maternal infection with mumps or rubella virus may produce aqueductal
stenosis and, as a consequence, hydrocephalus. The aqueduct of Sylvius
connects the third ventricle to the fourth ventricle. The lateral and third
ventricles enlarge as the choroid plexus produces fluid that cannot migrate
to the subarachnoid space to be reabsorbed.


An infant has a head CT performed because of a large head and failure
to thrive. The diagnosis of hydrocephalus is made.

308. Uncorrected congenital hydrocephalus will usually produce which
of the following?
a. Dolichocephaly
b. Brachycephaly
c. Holoprosencephaly
d. Macrocephaly
e. Microcephaly

308. The  answer  is  d. ( Victor,  pp  661–662.) Congenital hydrocephalus
usually requires shunting to avoid progressive enlargement of the head and
thinning of the brain mantle. Dolichocephaly and brachycephaly refer to
head shapes, the former being a long, narrow head and the latter a broad
head. Neither of these is necessarily associated with any abnormality. Holo-
prosencephaly is a failure in development of the midline division of the
brain, which may give rise to a stillborn cyclops. A variety of conditions
will produce congenital hydrocephalus, and any condition that produces
apparent hydrocephalus at birth may produce mental retardation. Correc-
tion of the hydrocephalus at or soon after birth reduces the probability of
retardation as a direct effect of the hydrocephalus, but conditions that
cause damage to the brain as well as obstruct the flow of CSF may leave the
patient retarded. An uncorrected hydrocephalus may not be lethal for
many years.


309. A 6-month-old child is noted to have head lag, tongue fasciculations,
and bilateral abducens palsies. MRI scan reveals a type 2 Chiari malforma-
tion. Which of the following defects would this child be likely to have?
a. A renal cyst
b. Pulmonary atelectasis
c. Spina bifida
d. Holoprosencephaly
e. A hepatic cyst


A 7-year-old boy is taken by his parents to see a dermatologist. They
have noticed nodules on his face and are concerned. The dermatologist
tells them that their child has adenoma sebaceum.
310. Adenoma sebaceum of the face is especially common with which of
the following diseases?
a. Neurofibromatosis
b. Sturge-Weber syndrome
c. Tuberous sclerosis
d. Ataxia telangiectasia
e. Fragile X syndrome

310. The answer is c.( Victor, pp 1069–1073.) Adenoma sebaceum occurs
in about 90% of patients with tuberous sclerosis. A depigmented lesion,
called a shagreen patch, occurs in only about 20% of these patients. Ade-
noma sebaceum usually becomes apparent over the malar eminences of the face between 2 and 5 years of age and may evolve into difficult-to-treat

angiofibromas of the skin. In ataxia telangiectasia, facial telangiectasias may
develop. Sturge-Weber syndrome is characteristically associated with a port-
wine spot over part of the face. Patients with neurofibromatosis often have
café au lait spots, but these do not usually occur on the face.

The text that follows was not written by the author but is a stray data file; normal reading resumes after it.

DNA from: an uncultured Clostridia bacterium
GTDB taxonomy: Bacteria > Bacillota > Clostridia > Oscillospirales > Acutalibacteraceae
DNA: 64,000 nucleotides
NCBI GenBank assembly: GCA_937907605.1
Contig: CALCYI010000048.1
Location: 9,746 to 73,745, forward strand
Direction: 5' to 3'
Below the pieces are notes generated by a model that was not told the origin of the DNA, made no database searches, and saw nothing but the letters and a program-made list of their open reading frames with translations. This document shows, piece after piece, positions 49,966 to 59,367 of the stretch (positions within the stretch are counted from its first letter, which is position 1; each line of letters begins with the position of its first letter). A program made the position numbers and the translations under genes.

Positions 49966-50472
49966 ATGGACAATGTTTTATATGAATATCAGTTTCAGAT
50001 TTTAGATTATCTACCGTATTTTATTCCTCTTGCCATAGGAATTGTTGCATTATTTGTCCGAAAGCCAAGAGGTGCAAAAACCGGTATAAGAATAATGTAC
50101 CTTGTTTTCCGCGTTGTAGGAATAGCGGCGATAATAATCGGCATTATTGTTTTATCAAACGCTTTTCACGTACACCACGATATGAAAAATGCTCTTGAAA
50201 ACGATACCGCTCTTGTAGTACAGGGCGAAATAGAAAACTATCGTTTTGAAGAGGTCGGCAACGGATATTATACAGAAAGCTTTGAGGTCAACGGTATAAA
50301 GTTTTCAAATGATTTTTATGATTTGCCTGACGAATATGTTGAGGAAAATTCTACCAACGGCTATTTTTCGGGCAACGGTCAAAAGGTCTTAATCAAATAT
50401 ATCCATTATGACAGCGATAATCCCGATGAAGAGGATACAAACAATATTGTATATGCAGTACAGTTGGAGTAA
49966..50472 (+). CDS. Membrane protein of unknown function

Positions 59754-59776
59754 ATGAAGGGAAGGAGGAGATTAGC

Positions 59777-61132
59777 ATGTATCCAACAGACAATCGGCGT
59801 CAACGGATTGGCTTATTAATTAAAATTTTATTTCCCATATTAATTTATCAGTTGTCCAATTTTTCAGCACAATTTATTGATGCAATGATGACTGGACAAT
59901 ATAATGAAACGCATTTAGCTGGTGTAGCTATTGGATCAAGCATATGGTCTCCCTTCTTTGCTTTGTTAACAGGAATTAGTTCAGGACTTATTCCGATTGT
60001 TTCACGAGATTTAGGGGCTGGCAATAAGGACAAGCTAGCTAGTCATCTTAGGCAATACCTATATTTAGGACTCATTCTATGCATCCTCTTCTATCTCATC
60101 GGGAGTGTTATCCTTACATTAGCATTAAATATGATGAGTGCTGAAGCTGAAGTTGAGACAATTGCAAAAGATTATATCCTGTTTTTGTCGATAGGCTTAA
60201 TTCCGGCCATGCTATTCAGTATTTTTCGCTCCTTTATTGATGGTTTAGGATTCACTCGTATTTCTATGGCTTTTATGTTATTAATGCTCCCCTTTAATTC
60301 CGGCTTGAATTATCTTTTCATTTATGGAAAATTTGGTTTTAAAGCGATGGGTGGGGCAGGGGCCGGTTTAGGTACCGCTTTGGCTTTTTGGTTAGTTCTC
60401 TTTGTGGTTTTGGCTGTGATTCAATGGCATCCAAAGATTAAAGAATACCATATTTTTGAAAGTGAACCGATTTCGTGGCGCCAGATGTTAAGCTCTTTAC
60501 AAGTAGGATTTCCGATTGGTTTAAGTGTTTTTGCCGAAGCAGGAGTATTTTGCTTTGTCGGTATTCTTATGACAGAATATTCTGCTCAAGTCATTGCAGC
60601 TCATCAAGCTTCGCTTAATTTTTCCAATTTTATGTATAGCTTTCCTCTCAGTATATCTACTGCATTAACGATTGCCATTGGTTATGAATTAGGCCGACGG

A 7-year-old boy is taken by his parents to see a dermatologist. They
have noticed nodules on his face and are concerned. The dermatologist
tells them that their child has adenoma sebaceum.

311. This disease is inherited in
a. A sex-linked recessive pattern
b. An autosomal dominant pattern
c. An autosomal recessive pattern
d. A pattern most consistent with newly arising mutations
e. A pattern suggesting a mitochondrial gene defect

311. The answer is b. ( Victor, pp 1069–1073.) Although the inheritance
pattern of tuberous sclerosis is autosomal dominant, the penetrance is vari-
able. A severely impaired child may be born to a negligibly affected parent.
Despite the consensus that inheritance is autosomal dominant, estimates of
spontaneous mutations in affected persons are as high as 70%.


A 7-year-old boy is taken by his parents to see a dermatologist. They
have noticed nodules on his face and are concerned. The dermatologist tells them that their child has adenoma sebaceum.

312. Retinal problems with this disease
a. Include retinal phakomas
b. Include retinitis pigmentosa
c. Include retinal telangiectasias
d. Include retinoblastomas
e. Are generally not part of the disease

312. The answer is a.( Victor, p 1071.) Retinal phakomas, which require
no treatment, are a principal criterion for making the diagnosis of tuberous
sclerosis. Along with adenoma sebaceum and periventricular tubers, they
are virtually pathognomonic. Other findings that are typical of tuberous
sclerosis include ash leaf spots, shagreen patches, CNS calcifications, renal
tumors, cardiac rhabdomyomas, and seizure disorders.


A 7-year-old boy is taken by his parents to see a dermatologist. They
have noticed nodules on his face and are concerned. The dermatologist
tells them that their child has adenoma sebaceum.

313. Calcifications evident on the skull x-ray or CT scan of a patient with
this disease usually represent
a. Calcified subependymal glial nodules
b. Calcified meningeal adhesions
c. Meningeal psammoma bodies
d. Calcified astrocytomas
e. Calcified granulomas


314. A 50-year-old man complaining of dizziness is found to have a cyst
occupying 50% of his posterior fossa and incomplete fusion of the cerebel-
lar elements inferiorly. There is no evidence of an obstructive hydro-
cephalus. His longevity can be estimated to be
a. Less than 3 months
b. Less than 1 year
c. Less than 5 years
d. Less than 10 years
e. Unaffected by this finding


315. The treatment of choice for children with infantile spasms is
a. Carbamazepine (Tegretol)
b. Phenobarbital
c. Phenytoin (Dilantin)
d. Divalproex sodium (Depakote)
e. Adrenocorticotropic hormone (ACTH)


316. A 9-year-old boy has been generally healthy. However, his parents are
concerned that his many areas of hyperpigmented skin may have some sig-
nificance. They have been told that these are café au lait spots. Café au lait
spots are commonly found on patients with
a. Tuberous sclerosis
b. Neurofibromatosis
c. MS
d. Sturge-Weber syndrome
e. Ataxia telangiectasia

316. The  answer  is  b. ( Victor,  pp  1073–1077.) Café au lait spots in
patients with neurofibromatosis are usually larger than a few centimeters
and occur in several locations in individual patients. Some have ragged
edges and are called coast of Maine spots. They occur with both type 1 and
type 2 neurofibromatosis, but are much more common with type 1.